Each new year, as April 15th looms on the horizon, millions of Americans comb their records, gather receipts, and struggle to estimate the value of the second-hand clothes they donated to their local charity, all in the name of the cherished income tax deduction. For them, tax planning is a once a year event. Not so for the savvy business owner.
Obviously, the more tax deductions a business legitimately takes, the lower its taxable profit. The added bonus, though, is that a business owner's personal expenses often can be converted to deductible business expenses. What kind of personal expenses qualify? Consider the following:
Millions of self-employed individuals and business owners qualify for government-recognized retirement plans such as Keogh plans and SEP-IRA's. Each year, they can put money into a plan toward retirement or investment goals and receive a tax deduction in the amount of the contribution.
Funding a retirement account in this fashion from your business' otherwise taxable profit is a "no-brainer" and in some cases, the retirement plan can be funded as late as the extended due date of your tax return (i.e. several months into the following year).
Automobile costs associated with the operation of a business (except for routine commuting) also are deductible. Businesses have two choices in this regard: keep accurate, detailed records of actual expenses as support for the claimed annual deduction, or use the IRS approved mileage reimbursement rate.
If a vehicle is used for both business and pleasure, expenses relating to business still are deductible. Are you in the market for a newer vehicle? Why not lease a vehicle. Leasing often will produce an even higher deduction.
Business travel provides another opportunity for deductions. Business travel expenses including airfare, lodging, phone calls, and faxes while traveling, hotel laundry service, and more may be deducted.
In addition, when it comes to travel, business owners often mix business with pleasure. That's fine. As long as the primary purpose of the trip is business, the expenses are deductible. You can even take the family. Just limit your deduction to your share of the family's expenses.
Business entertainment is a proven client attraction and retention device. It is logical then that businesses are allowed to deduct a portion of their expenses relating to entertaining present and prospective customers (e.g. treating a client to a meal in a restaurant or providing tickets to a theater production).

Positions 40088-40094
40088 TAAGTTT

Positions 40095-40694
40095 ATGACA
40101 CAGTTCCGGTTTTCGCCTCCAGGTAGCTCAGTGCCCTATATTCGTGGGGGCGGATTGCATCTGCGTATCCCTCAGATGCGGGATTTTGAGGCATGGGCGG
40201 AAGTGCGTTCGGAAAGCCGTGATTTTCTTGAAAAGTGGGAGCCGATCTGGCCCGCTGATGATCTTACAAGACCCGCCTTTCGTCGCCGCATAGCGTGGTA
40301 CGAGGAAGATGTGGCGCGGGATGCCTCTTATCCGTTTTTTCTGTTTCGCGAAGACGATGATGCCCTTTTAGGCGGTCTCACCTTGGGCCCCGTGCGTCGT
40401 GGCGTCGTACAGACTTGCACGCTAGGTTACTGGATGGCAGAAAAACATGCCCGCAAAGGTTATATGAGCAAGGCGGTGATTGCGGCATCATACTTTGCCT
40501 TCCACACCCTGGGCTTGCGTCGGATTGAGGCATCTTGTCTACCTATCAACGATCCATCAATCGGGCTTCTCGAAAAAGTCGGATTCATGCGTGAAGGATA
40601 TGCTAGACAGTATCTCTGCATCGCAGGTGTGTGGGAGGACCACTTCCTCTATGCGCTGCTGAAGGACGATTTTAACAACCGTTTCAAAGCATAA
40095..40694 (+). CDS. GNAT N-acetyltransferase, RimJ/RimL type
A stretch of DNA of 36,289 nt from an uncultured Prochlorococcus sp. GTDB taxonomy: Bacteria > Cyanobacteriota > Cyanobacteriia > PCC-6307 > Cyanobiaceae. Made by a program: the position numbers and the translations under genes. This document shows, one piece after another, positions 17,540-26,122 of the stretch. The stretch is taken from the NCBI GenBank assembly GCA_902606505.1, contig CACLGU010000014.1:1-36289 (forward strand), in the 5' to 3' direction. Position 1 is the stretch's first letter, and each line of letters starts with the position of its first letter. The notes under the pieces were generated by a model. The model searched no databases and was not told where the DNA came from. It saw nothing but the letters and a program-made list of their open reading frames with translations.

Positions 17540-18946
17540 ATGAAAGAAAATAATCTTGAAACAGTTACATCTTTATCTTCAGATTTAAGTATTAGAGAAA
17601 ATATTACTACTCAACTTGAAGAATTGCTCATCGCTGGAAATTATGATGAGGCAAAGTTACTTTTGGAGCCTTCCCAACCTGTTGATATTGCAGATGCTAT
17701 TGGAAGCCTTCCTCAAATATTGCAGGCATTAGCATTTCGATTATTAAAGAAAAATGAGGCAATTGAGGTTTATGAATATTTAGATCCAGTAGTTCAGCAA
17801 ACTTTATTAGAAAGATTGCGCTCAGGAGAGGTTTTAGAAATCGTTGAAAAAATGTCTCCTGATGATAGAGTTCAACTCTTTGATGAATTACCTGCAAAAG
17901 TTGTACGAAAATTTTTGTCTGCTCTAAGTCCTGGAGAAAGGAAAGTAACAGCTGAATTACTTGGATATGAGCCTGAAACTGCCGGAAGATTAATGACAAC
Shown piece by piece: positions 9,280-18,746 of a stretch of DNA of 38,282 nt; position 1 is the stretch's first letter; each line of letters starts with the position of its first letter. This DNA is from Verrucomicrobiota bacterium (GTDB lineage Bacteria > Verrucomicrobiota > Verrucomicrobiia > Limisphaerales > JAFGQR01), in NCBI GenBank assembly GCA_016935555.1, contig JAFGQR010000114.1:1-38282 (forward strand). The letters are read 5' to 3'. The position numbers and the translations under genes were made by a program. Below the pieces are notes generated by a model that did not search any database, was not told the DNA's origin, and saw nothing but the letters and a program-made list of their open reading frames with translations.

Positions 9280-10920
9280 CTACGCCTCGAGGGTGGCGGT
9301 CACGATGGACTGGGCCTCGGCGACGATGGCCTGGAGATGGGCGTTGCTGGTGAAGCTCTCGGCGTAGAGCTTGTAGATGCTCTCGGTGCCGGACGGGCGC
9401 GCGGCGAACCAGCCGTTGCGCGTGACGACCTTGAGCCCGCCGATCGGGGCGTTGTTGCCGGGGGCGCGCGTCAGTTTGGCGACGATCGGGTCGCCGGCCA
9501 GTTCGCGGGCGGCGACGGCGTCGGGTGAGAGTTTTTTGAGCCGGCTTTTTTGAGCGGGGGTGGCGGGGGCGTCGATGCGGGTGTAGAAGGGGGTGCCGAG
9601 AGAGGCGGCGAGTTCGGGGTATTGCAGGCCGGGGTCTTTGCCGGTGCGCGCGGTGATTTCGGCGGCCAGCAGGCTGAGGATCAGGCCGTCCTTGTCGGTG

Currently, one-half of a business' entertainment costs may be deducted as long as "business" is discussed before, during, or after the entertainment event. As a practical matter, it helps to keep all receipts and make a note of the specific business purpose and client you entertained.
Gifts to business associates or clients (up to a specified amount) also are deductible.
As long as the subject matter relates to the owner's business and helps the owner maintain or improve his or her business skills, owners may also deduct education expenses, such as fees associated with seminars, classes, and conferences.
Costs associated with magazines, books, audiotapes, and videotapes necessary to the business also are deductible, as are professional associations and licensing fees. Education must be related to your current business, however. Costs relating to an educational program designed to help you land a new job are not deductible.
Charitable contributions offer another opportunity for tax deductions. Partnerships, limited liability companies (LLC's), and Subchapter S corporations that make charitable contributions often can pass the deductions relating to such contributions through to their respective business owners.
In addition to outright charitable contributions, businesses should keep a list of items they give away, along with the cost of the items. Many "giveaways" are eligible for deductions, too.
The cost of business related insurance (including liability, malpractice, business overhead, and workers' compensation insurance) is deductible.
In addition, business owners with home offices often may deduct a portion of their homeowner's insurance as a legitimate business expense.
Self-employed individuals may deduct their health insurance premiums. It is important to note that disability insurance is not deductible at this point in time.
Many business owners use credit to finance their business purchases. When they do, the interest and related charges (including credit card annual fees) are fully tax-deductible. This is true even if the financing vehicle is a personal loan. As long as the loan proceeds are put into the business, the interest expense is deductible.
Office Supplies & Expenses
A whole host of miscellaneous office supplies and expenses are deductible. Paperclips, postage, even the money kept in the petty cash box are deductible. Is caffeine a mainstay in your working life?
Costs relating to coffee and beverage services are deductible. Do you need office equipment? Consider whether it is smarter to buy or rent. The rules relating to deductions for purchased equipment vary, but equipment rental costs are fully deductible.
Lastly, don't forget that the fees paid to lawyers and consultants are deductible. The fees of lawyers, accountants, bookkeepers, and other professionals are considered a cost of doing business. Smart business owners know the value of seeking (and paying for) such expert advice. Excellent advisers help produce excellent business results.
So what are you waiting for? Organize those receipts. But whatever you do, ask your accountant just how many of these deductions you can take advantage of in your business.
After all, the accountant's fees are deductible!